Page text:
1.  Determination of whether a patient has type 1 or type 2 diabetes is based mainly on clinical assessment rather than clear cut lab tests that will be back in time.


2.  If unsure, it is always safest to treat with insulin.


3.  Decisions regarding admission should depend on the type of suspected diabetes, the patient’s other comorbidities and the nature of follow-up that can be arranged.



Case example:

You are asked to see a 42 yr old female who presented to the ER with polyuria, polydipsia and fatigue. Her glucose on arrival was 32.1 mmol/L.  She has no prior history of diabetes and no other significant comorbidities.  What would you look for on assessment?  Would you admit this patient?


Diagnostic Criteria

• see section on diagnosis



• see sections on new diagnosis on the ward, OAHAs, insulin initiation and DKA/HHS


It is important to determine whether the patient has type 1 or type 2 diabetes.  If type 1 diabetes, the patient should generally be admitted to learn how to use insulin (unless you are 100% sure you can arrange outpatient follow-up with an endocrinologist or internist to learn within the next 12-24 hours). 


If type 2 diabetes, once the acute hyperglycemia is treated, it is possible to discharge from the emergency room if the patient is stable and follow-up can be arranged.  If so, remember that metformin will take a few weeks to work and consider using metformin together with an insulin secretagogue.  See section on hyperglycemia on oral agents for details.


If not sure (and many times it is not clear), it is always safest to error on the side of caution and admit.






Favors type 1 diabetes:

• tends to be more rapid onset

• family history of type 1 diabetes

• personal, family history or exam features of autoimmunity (thyroid disease, Addison’s, lupus, RA, IBD, celiac, etc.)

• while type 1 diabetes typically appears in the young, an older age DOES NOT rule out type 1 diabetes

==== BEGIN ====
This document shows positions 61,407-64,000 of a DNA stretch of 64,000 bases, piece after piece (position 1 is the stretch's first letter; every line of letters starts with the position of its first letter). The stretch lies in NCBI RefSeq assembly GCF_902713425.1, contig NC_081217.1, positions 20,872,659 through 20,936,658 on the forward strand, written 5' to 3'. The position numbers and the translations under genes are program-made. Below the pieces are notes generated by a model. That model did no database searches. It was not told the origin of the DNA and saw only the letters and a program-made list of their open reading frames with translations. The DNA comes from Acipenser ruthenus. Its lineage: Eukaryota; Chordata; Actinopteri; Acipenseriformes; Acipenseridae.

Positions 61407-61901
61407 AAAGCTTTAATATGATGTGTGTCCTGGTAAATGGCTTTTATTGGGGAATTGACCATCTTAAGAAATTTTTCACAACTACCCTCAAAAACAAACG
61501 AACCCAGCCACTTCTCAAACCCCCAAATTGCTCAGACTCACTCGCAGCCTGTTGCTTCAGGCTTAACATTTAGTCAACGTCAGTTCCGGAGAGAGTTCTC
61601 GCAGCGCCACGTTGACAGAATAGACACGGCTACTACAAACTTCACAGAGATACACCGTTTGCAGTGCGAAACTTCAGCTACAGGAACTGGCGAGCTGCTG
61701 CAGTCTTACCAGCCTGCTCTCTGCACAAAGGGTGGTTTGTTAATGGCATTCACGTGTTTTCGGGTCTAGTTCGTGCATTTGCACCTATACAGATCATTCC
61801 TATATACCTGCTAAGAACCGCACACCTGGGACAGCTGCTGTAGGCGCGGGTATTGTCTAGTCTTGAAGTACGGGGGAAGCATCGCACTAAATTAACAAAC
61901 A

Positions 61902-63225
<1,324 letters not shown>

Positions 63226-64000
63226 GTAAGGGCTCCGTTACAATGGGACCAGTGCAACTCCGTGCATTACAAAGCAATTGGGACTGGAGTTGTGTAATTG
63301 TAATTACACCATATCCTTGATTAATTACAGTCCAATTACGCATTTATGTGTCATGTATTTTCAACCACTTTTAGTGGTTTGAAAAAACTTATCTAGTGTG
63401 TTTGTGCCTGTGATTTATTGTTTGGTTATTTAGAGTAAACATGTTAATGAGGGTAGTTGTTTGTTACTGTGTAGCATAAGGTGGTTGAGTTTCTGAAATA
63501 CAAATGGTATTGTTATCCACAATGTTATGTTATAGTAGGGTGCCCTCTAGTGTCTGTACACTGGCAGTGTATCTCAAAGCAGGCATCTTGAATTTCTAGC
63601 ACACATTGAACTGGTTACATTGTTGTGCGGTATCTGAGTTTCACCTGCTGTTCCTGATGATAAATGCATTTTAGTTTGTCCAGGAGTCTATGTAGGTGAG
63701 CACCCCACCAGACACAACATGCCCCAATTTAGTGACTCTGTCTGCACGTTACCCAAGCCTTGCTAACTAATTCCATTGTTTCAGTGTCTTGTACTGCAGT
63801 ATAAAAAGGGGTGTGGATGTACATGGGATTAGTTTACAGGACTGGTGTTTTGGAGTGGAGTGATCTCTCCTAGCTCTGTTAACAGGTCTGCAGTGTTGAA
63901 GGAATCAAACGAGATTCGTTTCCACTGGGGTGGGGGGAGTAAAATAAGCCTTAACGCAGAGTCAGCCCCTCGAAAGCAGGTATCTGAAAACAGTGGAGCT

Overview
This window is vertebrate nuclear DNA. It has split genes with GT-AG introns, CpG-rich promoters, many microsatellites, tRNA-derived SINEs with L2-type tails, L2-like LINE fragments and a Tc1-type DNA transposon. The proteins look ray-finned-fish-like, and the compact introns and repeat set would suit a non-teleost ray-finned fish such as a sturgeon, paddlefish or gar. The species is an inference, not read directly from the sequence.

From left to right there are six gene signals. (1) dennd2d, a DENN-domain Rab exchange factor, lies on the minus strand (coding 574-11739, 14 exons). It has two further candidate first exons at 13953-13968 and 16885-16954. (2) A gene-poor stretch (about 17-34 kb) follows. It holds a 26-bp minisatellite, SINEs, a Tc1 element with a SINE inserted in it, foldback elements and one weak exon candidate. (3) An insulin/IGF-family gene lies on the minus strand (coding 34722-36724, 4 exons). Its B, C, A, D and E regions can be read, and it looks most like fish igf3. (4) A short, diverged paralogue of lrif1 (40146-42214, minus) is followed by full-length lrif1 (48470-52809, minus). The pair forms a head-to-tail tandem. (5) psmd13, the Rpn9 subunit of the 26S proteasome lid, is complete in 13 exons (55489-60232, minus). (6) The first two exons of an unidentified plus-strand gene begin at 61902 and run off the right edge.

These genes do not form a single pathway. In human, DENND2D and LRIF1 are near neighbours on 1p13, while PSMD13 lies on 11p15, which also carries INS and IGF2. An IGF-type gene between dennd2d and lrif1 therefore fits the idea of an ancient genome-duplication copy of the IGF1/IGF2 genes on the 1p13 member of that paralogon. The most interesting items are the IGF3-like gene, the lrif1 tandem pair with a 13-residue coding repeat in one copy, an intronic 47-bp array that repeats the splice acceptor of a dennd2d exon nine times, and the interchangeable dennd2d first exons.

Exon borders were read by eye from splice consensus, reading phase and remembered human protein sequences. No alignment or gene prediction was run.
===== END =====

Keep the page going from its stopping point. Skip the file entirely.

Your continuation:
• obesity does NOT rule out type 1 diabetes


Favors type 2 diabetes:

• tends to be insidious

• family history of type 2 diabetes

• personal history of gestational diabetes, PCOS

• ethnicity

• exam features of insulin resistance: acanthosis nigricans, central obesity, signs of PCOS

• while typically appears in adults, onset of diabetes in children/young DOES NOT RULE OUT type 2 diabetes

• slim patients can still have type 2 diabetes



• glucose and A1C, while useful tests to monitor diabetes, are generally not helpful to determine if a patient has type 1 or 2 diabetes

• presence of DKA (see section on hyperglycemic emergencies is typical of type 1 diabetes, but can also occur in type 2 diabetes

• insulin, C-peptide levels:  in the setting of hyperglycemia, these levels (if you can get them back on time) may not be predictive:

   - you would expect insulin and C-peptide to be LOW in type 1 diabetes.  However, in cases of prolonged hyperglycemia, regardless of cause, hyperglycemia by itself can stunt insulin secretion.  This is called GLUCOTOXICITY.  Thus, insulin and C-peptide levels could be low in type 1 or type 2 diabetes in this acute phase.

   - while insulin and C-peptide levels should not be low in type 2 diabetes, they may also not be low in the early stages of type 1 diabetes (i.e. a time when insulin secretion may be decreased, but not low).

• antibody tests like anti-GAD or anti-islet cell antibodies can be helpful, but realistically take weeks to get back.  While it can provide useful information weeks later, you won’t get the information in time.




• if unsure, it is always safest to admit

• CONSIDER discharge if:

     - the patient is hemodynamically stable and glucose has stabilized with treatment in the ER/ward

     - the diagnosis is type 2 diabetes

     - the patient can tolerate oral medications

     - follow-up can be arranged (e.g. with a primary care physician or specialist) within days

     - the patient is reliable and close to an acute care centre if needed



• consult nutritionist for diabetes diet education

• arrange for Diabetes Nurse Educator to see patient, particularly if patient is started on insulin (remember to give >24 hrs notice)

• arrange diabetes f/u for patient (either with family physician or endocrinologist, keeping in mind that average wait time to see endocrinologist is ~ 6 months)

• don’t forget to prescribe MedicAlert bracelet


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